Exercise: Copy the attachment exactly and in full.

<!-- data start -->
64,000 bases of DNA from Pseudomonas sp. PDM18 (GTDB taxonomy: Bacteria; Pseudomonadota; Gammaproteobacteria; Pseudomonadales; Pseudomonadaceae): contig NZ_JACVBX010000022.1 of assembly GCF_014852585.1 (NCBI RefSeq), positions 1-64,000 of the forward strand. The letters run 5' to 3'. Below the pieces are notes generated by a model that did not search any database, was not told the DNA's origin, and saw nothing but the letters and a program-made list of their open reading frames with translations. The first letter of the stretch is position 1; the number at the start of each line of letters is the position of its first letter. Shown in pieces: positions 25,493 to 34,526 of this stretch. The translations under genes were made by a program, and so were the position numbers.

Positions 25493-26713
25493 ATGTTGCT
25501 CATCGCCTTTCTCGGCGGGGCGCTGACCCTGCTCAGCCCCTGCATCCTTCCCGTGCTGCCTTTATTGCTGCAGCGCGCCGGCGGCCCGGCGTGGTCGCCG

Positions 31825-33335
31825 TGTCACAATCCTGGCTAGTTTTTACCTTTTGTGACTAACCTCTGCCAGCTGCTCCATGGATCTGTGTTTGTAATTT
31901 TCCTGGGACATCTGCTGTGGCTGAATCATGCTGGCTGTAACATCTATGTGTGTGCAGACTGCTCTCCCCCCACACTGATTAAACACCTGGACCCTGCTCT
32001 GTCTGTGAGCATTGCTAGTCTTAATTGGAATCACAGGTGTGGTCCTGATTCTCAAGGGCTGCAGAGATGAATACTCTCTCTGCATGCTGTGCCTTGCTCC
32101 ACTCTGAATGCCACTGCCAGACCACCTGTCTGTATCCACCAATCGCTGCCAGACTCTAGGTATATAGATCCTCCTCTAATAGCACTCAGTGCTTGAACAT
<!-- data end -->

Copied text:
64,000 bases of DNA from Pseudomonas sp. PDM18 (GTDB taxonomy: Bacteria; Pseudomonadota; Gammaproteobacteria; Pseudomonadales; Pseudomonadaceae): contig NZ_JACVBX010000022.1 of assembly GCF_014852585.1 (NCBI RefSeq), positions 1-64,000 of the forward strand. The letters run 5' to 3'. Below the pieces are notes generated by a model that did not search any database, was not told the DNA's origin, and saw nothing but the letters and a program-made list of their open reading frames with translations. The first letter of the stretch is position 1; the number at the start of each line of letters is the position of its first letter. Shown in pieces: positions 25,493 to 34,526 of this stretch. The translations under genes were made by a program, and so were the position numbers.

Positions 25493-26713
25493 ATGTTGCT
25501 CATCGCCTTTCTCGGCGGGGCGCTGACCCTGCTCAGCCCCTGCATCCTTCCCGTGCTGCCTTTATTGCTGCAGCGCGCCGGCGGCCCGGCGTGGTCGCCG

Positions 31825-33335
31825 TGTCACAATCCTGGCTAGTTTTTACCTTTTGTGACTAACCTCTGCCAGCTGCTCCATGGATCTGTGTTTGTAATTT
31901 TCCTGGGACATCTGCTGTGGCTGAATCATGCTGGCTGTAACATCTATGTGTGTGCAGACTGCTCTCCCCCCACACTGATTAAACACCTGGACCCTGCTCT
32001 GTCTGTGAGCATTGCTAGTCTTAATTGGAATCACAGGTGTGGTCCTGATTCTCAAGGGCTGCAGAGATGAATACTCTCTCTGCATGCTGTGCCTTGCTCC
32101 ACTCTGAATGCCACTGCCAGACCACCTGTCTGTATCCACCAATCGCTGCCAGACTCTAGGTATATAGATCCTCCTCTAATAGCACTCAGTGCTTGAACAT